Evaluating the total cost of ownership (TCO) of any storage purchase is always important. But when it comes to...
By submitting your personal information, you agree that TechTarget and its partners may contact you regarding relevant content, products and special offers.
integrating disk and tape, the TCO choices can be challenging -- particularly as vendors pit the two technologies against each other.
Recent research done by the Tape Technology Council, a non-profit trade association composed of tape vendors, pointed out common overlooked costs of storage purchases, including power and cooling, floor space, security and personnel training.
"There's a lot of focus on hardware and media costs, installation, controllers and application software to arrive at a comparative cost-per-gigabyte," said Tape Council President Rich Harada, adding that these "up-front costs" are only part of the picture. "By examining other factors that can play a role in the long term, the true advantages of one system over another become clear," said Harada.
Not surprisingly, the Tape Council is partial to the TCO advantages of tape. The council's study compared one user's TCO results for tape, optical disk and magnetic disk over a three-year period by looking at costs for hardware, software/controllers, media, hardware/software maintenance, floor space and power consumption. Their research ultimately showed tape to have the lowest initial cost and the best overall value of the three technologies. The study revealed the following total costs over a three-year period:
Jim Damoulakis, CTO of GlassHouse Technologies, Framingham, Mass., agreed that operational costs like floor space and power consumption, and not just the cost of equipment, should be considered when making a purchase. But he added that although tape is cheaper on a cost per GB basis, disk offer cost benefits by easing the amount of nightly backup problems.
"A problem with tape is data sometimes can't be fed to the tape drive fast enough and the tapes slow down or stops, wasting time and money," said Damoulakis. "Tape is cheaper, but a company has to figure out how much they value the predictability and reduced amount of management that comes with disk."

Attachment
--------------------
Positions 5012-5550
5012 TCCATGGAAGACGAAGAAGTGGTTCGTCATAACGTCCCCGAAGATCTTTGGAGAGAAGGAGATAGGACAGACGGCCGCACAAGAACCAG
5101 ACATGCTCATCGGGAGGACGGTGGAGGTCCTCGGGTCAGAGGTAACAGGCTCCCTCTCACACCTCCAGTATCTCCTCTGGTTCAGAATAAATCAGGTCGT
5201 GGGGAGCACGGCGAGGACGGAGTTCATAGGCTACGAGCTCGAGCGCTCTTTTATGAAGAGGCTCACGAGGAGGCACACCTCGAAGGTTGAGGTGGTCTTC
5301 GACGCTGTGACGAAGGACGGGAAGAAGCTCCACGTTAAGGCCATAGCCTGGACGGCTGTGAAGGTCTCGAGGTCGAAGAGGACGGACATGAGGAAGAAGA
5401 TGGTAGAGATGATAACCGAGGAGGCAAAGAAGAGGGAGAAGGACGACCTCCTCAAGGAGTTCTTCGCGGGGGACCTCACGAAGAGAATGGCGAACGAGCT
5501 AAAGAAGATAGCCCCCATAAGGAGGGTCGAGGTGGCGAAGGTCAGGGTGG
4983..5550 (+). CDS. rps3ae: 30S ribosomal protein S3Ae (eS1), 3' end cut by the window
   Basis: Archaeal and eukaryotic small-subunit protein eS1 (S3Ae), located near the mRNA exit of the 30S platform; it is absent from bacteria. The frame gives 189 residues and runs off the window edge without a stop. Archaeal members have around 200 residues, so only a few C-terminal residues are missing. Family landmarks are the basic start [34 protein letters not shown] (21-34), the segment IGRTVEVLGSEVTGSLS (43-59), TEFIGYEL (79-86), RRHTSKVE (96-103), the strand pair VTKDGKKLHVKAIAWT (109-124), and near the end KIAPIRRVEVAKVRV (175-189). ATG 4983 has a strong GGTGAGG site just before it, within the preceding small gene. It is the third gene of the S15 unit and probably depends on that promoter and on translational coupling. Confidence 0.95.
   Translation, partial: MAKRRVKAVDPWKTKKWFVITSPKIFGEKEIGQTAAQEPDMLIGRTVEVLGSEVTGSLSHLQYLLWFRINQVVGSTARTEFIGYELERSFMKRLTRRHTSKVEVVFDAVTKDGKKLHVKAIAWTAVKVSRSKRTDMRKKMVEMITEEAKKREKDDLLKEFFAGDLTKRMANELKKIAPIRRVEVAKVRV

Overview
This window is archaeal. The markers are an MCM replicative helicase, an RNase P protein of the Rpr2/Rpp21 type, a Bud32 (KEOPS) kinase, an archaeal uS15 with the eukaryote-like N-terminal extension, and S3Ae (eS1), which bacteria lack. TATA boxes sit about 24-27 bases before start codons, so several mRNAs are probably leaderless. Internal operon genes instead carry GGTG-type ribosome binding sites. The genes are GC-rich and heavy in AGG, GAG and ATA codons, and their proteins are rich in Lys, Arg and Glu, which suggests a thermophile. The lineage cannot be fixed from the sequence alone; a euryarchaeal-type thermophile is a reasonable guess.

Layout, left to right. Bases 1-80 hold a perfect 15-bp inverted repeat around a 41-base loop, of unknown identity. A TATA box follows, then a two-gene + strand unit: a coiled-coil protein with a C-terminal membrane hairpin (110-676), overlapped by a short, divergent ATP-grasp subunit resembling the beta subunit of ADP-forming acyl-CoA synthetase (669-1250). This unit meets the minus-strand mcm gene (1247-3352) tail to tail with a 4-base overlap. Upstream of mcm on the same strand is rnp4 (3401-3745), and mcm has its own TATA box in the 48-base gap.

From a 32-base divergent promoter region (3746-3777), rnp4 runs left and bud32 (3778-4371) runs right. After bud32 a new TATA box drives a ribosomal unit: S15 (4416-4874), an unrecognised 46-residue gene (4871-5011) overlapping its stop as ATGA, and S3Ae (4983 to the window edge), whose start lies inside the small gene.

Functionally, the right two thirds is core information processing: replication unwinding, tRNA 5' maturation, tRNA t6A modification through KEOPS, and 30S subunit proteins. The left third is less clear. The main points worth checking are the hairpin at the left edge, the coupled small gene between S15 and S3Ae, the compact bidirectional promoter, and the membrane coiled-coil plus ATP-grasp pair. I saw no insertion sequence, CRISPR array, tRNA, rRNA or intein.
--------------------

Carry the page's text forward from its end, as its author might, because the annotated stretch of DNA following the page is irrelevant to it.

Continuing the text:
Bart Bartlett, director of marketing at disk-based backup vendor Data Domain, said that disk is more expensive than tape until you factor in data compression. "Our disk storage system compresses data to a compression ratio of 20 to 1. That can drive the cost of disk down to be competitive or even lower than tape."
Both disk and tape suit different applications, but the ones that are growing are a better fit for disk, according to Kevin Daly, CEO of Avamar, another disk-based backup software vendor. "Most people have all the tape they'll ever need if they evolve towards a mix of both disk and tape," he said.
Diane McAdam, a partner and senior analyst at the Data Mobility Group Inc., Nashua, N.H., doesn't see the TCO debate as an either/or issue. She acknowledged that a 100% tape solution is much cheaper than a 100% disk solution, but it really depends on what technology a company needs. "If I'm an IT guy at a financial firm and there are transactions that can never be lost and need to be retrieved quickly, I would use disk-based remote replication. I couldn't possibly use tape for that."
McAdam did agree that in addition to hardware and software maintenance costs, disk will cost more over time because of the higher turnover rate of disk equipment. "Disk technology tends to get refreshed every two or three years, where tape libraries get replaced every five to seven years."
Harada noted that although the tape council's research showed that tape has a better TCO, one technology can't stand alone. "Disk may be right for certain applications even at a higher cost, but it still isn't a complete data protection solution. It still should be backed up with tape."
Added McAdam: "Maybe making tape and disk a religious war is more exciting, but it shouldn't be that way."